The deployment of ChatGPT should be viewed as a large demo experience. This is their beta launch. Generative AI is going to continue to get better – it has already lowered the bar for phishing attacks – and in the future we will have better versions of the technology that will be able to develop malware.

This will change the arms race between malware developers and AV/EDR vendors since code-focused AI can manipulate code to change the design more substantially than traditional packing services.

We can’t put the genie back in the bottle. Threat actors using generative AI in their attack arsenal is an eventuality, and now we need to focus on how we will defend against this new threat.

Can ChatGPT be abused by attackers with no technical knowledge?

It’s safe to assert that ChatGPT will dramatically lower the skill-based cost of entry for threat actors. Currently the sophistication of a threat is more or less tied to the sophistication of the threat actor, but ChatGPT has opened up the malware space to a whole new level of rookie threat actors who one day will be able to more easily punch far above their weight.

That’s alarming, because it expands not only the volume of potential threats and number of potential threat actors, but also makes it more likely that people who have little to no idea what they’re doing will be out there joining the fray. There’s a level of inherent recklessness involved that is unprecedented, even in the malware space.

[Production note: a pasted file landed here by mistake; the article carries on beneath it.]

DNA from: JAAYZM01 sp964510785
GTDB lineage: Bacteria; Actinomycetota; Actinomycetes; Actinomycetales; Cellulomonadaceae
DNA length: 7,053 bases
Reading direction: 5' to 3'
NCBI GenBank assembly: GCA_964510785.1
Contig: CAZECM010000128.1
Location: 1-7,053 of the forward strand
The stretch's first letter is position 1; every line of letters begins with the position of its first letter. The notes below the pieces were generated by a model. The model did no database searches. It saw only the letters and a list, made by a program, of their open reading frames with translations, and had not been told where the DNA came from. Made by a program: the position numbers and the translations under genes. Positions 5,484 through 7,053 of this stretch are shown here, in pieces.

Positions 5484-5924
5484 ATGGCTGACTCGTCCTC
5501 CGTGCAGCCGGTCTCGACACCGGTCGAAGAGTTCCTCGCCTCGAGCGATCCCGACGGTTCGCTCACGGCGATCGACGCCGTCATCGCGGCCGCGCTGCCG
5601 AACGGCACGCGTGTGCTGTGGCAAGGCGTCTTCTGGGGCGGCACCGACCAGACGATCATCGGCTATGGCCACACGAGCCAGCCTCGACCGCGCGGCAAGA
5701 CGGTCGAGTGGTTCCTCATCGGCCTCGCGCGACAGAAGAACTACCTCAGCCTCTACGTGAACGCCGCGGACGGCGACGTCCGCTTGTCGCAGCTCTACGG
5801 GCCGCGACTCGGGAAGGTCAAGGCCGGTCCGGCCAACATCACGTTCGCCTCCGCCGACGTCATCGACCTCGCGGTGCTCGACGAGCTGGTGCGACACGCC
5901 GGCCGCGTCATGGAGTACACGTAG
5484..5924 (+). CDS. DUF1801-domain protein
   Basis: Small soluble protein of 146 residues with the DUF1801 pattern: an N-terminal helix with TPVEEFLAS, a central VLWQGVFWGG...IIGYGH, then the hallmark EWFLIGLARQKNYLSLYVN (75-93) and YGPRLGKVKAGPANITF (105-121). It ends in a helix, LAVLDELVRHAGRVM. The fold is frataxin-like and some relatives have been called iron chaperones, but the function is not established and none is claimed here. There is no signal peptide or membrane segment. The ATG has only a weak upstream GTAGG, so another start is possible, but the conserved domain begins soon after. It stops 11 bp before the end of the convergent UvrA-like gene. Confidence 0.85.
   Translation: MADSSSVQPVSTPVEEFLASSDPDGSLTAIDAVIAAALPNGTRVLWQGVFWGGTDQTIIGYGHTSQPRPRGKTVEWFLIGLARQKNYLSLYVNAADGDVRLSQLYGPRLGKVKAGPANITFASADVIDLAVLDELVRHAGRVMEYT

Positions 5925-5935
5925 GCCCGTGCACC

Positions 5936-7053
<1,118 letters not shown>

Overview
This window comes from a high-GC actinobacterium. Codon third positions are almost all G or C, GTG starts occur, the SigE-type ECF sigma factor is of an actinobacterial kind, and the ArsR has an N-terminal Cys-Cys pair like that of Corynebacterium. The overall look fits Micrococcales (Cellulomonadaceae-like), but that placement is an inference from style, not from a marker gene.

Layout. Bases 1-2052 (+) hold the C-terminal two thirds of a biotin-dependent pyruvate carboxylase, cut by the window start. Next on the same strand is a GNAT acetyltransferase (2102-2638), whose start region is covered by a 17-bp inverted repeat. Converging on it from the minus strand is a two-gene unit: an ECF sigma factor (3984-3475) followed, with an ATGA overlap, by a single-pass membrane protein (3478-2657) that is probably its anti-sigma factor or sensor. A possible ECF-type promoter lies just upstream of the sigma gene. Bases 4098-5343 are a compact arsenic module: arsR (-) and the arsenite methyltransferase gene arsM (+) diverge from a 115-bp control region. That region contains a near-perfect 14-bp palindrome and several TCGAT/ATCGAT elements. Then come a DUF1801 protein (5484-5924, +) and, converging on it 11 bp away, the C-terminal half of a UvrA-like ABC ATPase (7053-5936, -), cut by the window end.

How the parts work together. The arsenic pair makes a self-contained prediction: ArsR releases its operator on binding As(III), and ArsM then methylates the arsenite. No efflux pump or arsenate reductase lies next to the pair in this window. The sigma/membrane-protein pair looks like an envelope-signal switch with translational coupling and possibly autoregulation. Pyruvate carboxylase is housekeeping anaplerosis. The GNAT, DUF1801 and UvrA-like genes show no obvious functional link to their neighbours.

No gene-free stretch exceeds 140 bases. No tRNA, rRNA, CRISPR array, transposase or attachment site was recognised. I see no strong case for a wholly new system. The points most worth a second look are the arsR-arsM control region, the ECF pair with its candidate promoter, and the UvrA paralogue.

But this still has its challenges. Since we know the technology is successful, we will see iterations and improvements.

What happens in a future version of ChatGPT, one that users can connect to tools that find vulnerabilities?

The cybersecurity world is already having challenges keeping control over the sheer number of code vulnerabilities. AI is going to push these numbers even higher because it is both faster and smarter about finding vulnerabilities. Combined with AI coders, we could see weaponization of newly found vulnerabilities in minutes, not days.

To be clear, AI is not currently better or faster yet, but we expect that to happen. One day we will see detection of vulnerabilities, weaponization of vulnerabilities and payload all being done by AI and without human intervention.

Check Point researchers demonstrated how ChatGPT could create a plausible phishing email. How do you expect threats to evolve once more attackers start using AI?

Again, AI has made it faster and more accessible for people with limited tech knowledge to produce vast quantities of realistic phishing attacks and fake profiles. Since this entry gate is relatively new, it’s a bit of a free-for-all at this point among rookie threat actors. But as threat actors get more comfortable with AI, we’ll see the sophistication grow as threat actors compete against each other to gain access and prominence.

In the future we will have AI that is able to complete an entire attack chain – starting with drafting a phishing email. It’s not farfetched that AI will be able to use readily available tools to scope out an environment and quickly identify the best path into an organization for ransomware. It will be able to determine the network, layout, and architecture and then manipulate the tool chain to obfuscate payloads to avoid detection by defenders. All without anyone having to press another button.

It’s not good news for those on the other side.